In A D Hurley’s 2017 report on Amazon sells, Romance took 66% of books, with 87% of the top 100 selling slots. Other top-selling genres go to Sci-Fi/Fantasy, Non-Fiction, Mystery/Suspense/Thriller, Children’s, and Literary Fiction, respectively. Whereas, for the Big 5 publishers literary fiction heads the list, then 2. Mystery/Suspense/Thriller, 3. Children’s, 4. Non-Fiction, 5. Science Fiction/Fantasy and 6. Romance.  Small press publishers might have their own preferences and specialities.

Within the broader categories, some subgenres are trending.  Hurley reports (2017) ‘LGBT books have seen a 200% increase, comic books and graphic novels — an 119% bump, and Teen and YA novels are on a 63% rise.’ 

Dena of Batch of Books suggests that YA & Children’s books with diversity (people of colour, disability, woman and LGBT), unique or strong woman characters, humour and ‘love, hope and dreams’ will do well in 2018  Other pundits suggest an increase in mystery books. While some suggest, in contrast to the pessimistic dystopian books, the optimist Solar Punk is making its mark.

Other areas that is growing, according to Lauren Wise, are novellas, anthologies, and co-authoring and book bundles. In part as marketing strategies for authors, but also because shorter fiction is easier to publish as an e-book, and readers often have less time and appreciate shorter reads.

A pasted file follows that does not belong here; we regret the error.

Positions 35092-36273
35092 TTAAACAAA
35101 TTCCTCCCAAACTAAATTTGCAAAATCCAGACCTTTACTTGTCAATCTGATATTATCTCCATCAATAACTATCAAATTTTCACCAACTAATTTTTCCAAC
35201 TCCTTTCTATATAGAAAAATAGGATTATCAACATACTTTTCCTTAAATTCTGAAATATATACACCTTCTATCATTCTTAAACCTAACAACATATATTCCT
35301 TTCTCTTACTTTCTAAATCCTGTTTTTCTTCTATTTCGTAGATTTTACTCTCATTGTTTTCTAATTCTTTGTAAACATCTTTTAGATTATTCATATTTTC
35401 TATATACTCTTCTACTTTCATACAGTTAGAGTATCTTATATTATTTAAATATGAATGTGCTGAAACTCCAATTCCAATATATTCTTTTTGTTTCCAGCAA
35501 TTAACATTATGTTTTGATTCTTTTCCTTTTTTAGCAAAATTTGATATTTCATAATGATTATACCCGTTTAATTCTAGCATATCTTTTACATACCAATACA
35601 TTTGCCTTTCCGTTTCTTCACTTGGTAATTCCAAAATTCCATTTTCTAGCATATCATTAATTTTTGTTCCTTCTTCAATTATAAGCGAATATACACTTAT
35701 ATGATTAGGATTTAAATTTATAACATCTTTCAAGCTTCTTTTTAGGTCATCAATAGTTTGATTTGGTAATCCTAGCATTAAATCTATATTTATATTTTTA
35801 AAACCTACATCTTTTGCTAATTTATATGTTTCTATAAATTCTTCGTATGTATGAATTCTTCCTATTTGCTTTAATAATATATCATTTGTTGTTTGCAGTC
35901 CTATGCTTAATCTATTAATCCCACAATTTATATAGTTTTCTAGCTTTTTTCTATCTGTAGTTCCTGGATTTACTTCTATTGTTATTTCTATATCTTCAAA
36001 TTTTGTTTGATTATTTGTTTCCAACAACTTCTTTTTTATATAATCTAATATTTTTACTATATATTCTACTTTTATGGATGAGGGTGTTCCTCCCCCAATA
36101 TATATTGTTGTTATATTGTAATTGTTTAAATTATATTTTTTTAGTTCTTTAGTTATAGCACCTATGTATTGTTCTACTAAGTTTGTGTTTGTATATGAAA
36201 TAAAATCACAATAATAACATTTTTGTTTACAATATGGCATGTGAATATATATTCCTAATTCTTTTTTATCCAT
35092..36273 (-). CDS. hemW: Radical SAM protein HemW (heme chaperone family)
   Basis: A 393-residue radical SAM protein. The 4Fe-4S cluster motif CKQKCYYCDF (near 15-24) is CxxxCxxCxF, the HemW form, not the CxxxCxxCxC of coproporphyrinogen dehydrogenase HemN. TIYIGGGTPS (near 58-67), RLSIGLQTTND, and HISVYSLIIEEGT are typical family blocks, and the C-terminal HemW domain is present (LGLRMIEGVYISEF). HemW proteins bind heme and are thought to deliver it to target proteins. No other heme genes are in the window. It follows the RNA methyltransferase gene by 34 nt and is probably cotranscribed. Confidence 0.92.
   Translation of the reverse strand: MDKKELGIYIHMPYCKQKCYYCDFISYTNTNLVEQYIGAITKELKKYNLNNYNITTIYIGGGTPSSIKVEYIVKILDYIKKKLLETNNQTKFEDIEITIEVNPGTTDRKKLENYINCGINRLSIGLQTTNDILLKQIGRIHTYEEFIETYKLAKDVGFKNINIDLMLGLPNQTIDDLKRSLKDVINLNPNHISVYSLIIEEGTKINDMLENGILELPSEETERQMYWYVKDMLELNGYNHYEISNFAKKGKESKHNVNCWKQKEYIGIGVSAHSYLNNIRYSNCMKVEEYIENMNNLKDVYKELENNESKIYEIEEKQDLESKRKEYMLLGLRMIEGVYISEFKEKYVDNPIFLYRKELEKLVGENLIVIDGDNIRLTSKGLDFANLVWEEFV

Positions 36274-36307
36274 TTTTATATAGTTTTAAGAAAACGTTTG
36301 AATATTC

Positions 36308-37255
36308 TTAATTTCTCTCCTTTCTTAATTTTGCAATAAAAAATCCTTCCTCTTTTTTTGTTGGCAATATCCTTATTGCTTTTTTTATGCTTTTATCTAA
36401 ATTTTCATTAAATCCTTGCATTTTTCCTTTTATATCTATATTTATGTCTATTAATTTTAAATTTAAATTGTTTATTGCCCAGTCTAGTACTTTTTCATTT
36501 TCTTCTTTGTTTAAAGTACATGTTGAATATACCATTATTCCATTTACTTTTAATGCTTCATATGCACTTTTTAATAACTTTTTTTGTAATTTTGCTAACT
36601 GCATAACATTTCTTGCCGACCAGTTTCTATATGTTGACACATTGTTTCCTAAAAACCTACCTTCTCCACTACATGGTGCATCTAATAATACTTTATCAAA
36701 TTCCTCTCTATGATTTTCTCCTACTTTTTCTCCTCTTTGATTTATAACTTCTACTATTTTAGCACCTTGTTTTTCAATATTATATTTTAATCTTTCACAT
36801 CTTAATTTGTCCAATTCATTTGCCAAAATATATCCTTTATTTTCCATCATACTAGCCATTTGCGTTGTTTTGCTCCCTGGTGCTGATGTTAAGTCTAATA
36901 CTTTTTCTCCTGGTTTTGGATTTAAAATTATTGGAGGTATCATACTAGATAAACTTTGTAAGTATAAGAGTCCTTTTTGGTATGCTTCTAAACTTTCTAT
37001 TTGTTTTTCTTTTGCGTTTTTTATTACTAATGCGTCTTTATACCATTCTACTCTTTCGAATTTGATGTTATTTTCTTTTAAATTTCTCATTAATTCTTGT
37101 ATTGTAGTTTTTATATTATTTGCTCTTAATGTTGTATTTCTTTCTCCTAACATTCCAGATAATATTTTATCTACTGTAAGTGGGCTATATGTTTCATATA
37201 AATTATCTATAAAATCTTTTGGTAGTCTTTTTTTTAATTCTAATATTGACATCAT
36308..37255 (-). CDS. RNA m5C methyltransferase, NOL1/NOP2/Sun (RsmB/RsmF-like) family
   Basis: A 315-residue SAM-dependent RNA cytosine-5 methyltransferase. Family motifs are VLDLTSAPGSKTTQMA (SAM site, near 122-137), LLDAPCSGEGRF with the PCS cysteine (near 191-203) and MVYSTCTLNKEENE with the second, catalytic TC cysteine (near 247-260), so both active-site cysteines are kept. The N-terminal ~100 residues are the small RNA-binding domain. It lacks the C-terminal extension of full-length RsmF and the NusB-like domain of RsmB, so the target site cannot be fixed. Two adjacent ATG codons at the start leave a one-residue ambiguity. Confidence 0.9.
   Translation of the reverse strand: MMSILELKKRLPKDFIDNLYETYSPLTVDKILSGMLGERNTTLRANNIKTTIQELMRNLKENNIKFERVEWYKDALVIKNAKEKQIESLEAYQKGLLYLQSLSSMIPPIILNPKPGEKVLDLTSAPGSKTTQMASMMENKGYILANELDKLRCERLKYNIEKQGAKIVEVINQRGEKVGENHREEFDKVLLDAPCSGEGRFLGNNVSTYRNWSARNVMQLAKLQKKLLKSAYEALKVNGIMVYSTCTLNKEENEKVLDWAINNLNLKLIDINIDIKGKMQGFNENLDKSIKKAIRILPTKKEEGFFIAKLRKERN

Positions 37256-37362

Some of these trends provides a challenge for Christian authors, but also an opportunity.

Christian Books

Non-fiction (Bibles, devotionals, Christian living and biographies) probably dominate the Christian market. How do genre trends translate into Christian Fiction?


Traditionally, in the USA, Christian fiction has been driven by romance, historical and biblical fiction – with a strong emphasis on Amish and bonnet fiction. 

For 2018, Publisher Weekly reports that some suggest Amish is waning, while others feel it is still going strong and that there may be a trend toward romantic suspense. Speculative fiction and mystery have struggled with CBA though there has been a trend for cross-over and edgier fiction with small press – such as Gilead’s acquisition of Enclave and expansive publishing model -- and a move to more realistic fiction that addresses difficult issues with some publishers.  (See also this.)


The Australian and New Zealand markets are much smaller, especially in Christian fiction and non-fiction with limited publication opportunities and difficulty competing with big titles from across the Pacific.

Christian readers downunder often favour more realistic, maybe edgier, fiction than the America market. Once again, romance is a major player, though Rhiza Press publishes a range of genres, and Stone Table Books is actively looking for speculative fiction. Perhaps mystery and (non-romantic) thrillers are underrepresented.